Reflections on Hans F. Sennholz

June 24, 2007 | by | Topic: The DNA of GreatnessPrint Print

Dr. Hans F. Sennholz, economist par excellence, prolific author, dynamic lecturer, legendary Grove City College professor for 37 years, passed away on June 23 at age 85. How does one encapsulate such a long, productive, remarkable life? You may read details of his extraordinary life on his website, www.sennholz.com. Those of us who sat in his classroom remember his energy, his uncompromising defense of free markets, his accent, his humor, and his insistence on propriety (no hats on heads in the classroom!). Those who knew him more intimately had the privilege of getting to know the private side of Hans. What he taught us by the way he lived his life was as valuable as the profound economic wisdom he shared with us. Hans Sennholz was not only a towering intellect and an entertaining companion, but a man of special spiritual gifts. It is his character and moral fiber that we, his friends, will most remember about Hans. Let me share with you a few of those gifts.

Hans had an indomitable spirit. Having lost his parents and only sibling, his brother, in World War II, and having his youthful dreams shattered by the harshness of war, he could have lapsed into bitterness or self-pity. Instead, unbowed and undaunted, he resolved to live his life with joy, gusto, and enthusiasm. Having seen up close the horrible destructiveness that results when government power subverts individual rights, he had an unquenchable, indefatigable drive to wage the battle of ideas on behalf of liberty against every form of tyranny. Hans carried on his self-appointed mission by continuing to write articles even as his body failed him. He remained spirited in the face of grave illness. When I last saw him about seven weeks ago, thin and frail, I asked him how things were going; he looked at me directly, eyes gleaming with a smile and a strong voice, and announced, “Hanging in there!” He knew his body was dying, but he would never be a beaten man!

Another of Hans’ gifts was courage. Waging the battle on behalf of individual liberty and the private property order (Hans’ favorite term for “the free market” or “capitalism”) took immense courage in the 1950s and ’60s, when almost the entire intellectual class was infatuated with government planning and utterly opposed to free markets. If it weren’t for the courage of Hans and a few other economists who valued truth above popularity so much that they willingly endured vilification and ostracism to keep alive the understanding of free markets, the world would be a poorer, grimmer place today. In a brutal display of bigotry and ignorance, leftists would call Hans a “fascist.” This ugly epithet was both ironic and revealing—ironic, because Hans was the quintessential antifascist, having lived under a fascist regime, seen its errors, and come to America to remind us of our own heritage of individual liberty; revealing, in that it exposed the intellectual left in this country as the true fascists, eager to suppress any position that dissented from their oppressive orthodoxy. Today, those of us who make the case for free markets have it much easier. We are part of a large movement, and we receive frequent vindication as, one by one, governments around the world unleash the creative energies of markets to propel their countries out of stagnation and onto paths of rapid economic development.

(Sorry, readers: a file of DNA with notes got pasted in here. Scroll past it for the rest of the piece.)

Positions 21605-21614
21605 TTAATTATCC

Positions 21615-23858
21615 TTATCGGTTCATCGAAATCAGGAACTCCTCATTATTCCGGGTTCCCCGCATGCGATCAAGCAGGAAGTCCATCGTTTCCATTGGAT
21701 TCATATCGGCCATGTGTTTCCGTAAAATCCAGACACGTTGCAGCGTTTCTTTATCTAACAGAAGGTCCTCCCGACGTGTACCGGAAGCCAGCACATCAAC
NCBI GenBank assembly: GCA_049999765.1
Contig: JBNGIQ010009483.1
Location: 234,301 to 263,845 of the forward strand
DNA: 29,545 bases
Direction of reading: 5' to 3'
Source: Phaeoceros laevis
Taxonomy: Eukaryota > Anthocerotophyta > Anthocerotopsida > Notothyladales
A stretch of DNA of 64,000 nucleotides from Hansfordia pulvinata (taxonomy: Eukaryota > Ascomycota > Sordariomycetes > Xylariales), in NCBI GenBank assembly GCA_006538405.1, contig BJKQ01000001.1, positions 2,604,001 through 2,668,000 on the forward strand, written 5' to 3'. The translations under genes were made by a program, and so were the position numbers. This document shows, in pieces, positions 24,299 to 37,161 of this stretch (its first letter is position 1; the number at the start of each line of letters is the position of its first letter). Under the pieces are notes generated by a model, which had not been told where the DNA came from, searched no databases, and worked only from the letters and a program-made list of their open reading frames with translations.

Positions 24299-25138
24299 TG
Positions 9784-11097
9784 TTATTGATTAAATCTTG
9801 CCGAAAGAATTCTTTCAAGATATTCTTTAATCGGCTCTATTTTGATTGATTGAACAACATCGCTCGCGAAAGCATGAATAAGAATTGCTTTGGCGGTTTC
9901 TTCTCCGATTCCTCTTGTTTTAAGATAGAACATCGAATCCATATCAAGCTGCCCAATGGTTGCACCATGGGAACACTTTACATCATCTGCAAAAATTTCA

Hans had integrity. He embraced lofty principles, and he lived by them. Having taught generations of students the vital role that thrift plays in economic prosperity, he always saved at least 20 percent of his own income. A tireless preacher about the moral rot and economic destructiveness of government redistribution of wealth, in his personal life he never registered to receive Social Security benefits. He didn’t even want to recover the Social Security “contributions” that had been taken from him over the decades. He understood that those dollars had not been set aside in some mythical “lockbox” with his name on it, but had been spent on other government programs; thus, any payments he received from Social Security would be funds taken from his fellow taxpayers, and that he regarded as an unacceptable infringement on the rights of his fellow man. The American taxpayer never had a better friend and a more consistent advocate than Hans Sennholz.

Finally, Hans had the spiritual gift of love. Toward his son, grandsons, and students, we might call it “tough love,” because he always pressed us to strive harder, produce more, and give the extra effort needed to rise above mediocrity. In his relationship with his wife, Mary, though, we saw great tenderness, genuine humility, and selfless devotion. Over a half-century ago, this man of principle took a vow to “love, cherish, and obey” his wife, and he lived up to that vow as few others have. Some may think that Hans was a workaholic, but this perception isn’t quite accurate. He always kept his priorities straight. Yes, Hans was extremely organized, dedicated, self-motivated, and immensely productive, but he always allowed time for family. Hans and Mary have shown that a lasting partnership is formed when a couple is well matched, and when they both give of themselves. Hans Sennholz was a good and great man, and Mary is a good and great woman, and they loved each other. Their marriage was a model for us all.

Hans Sennholz inspired us during his life on earth, and he will continue to inspire us now that he has gone on to receive the heavenly benediction, “well done, thou good and faithful servant.” Godspeed, Hans, and thank you for all you shared with us.

Mark W. Hendrickson

Mark W. Hendrickson

Dr. Mark W. Hendrickson is an adjunct faculty member, economist, and fellow for economic and social policy with The Center for Vision & Values at Grove City College.

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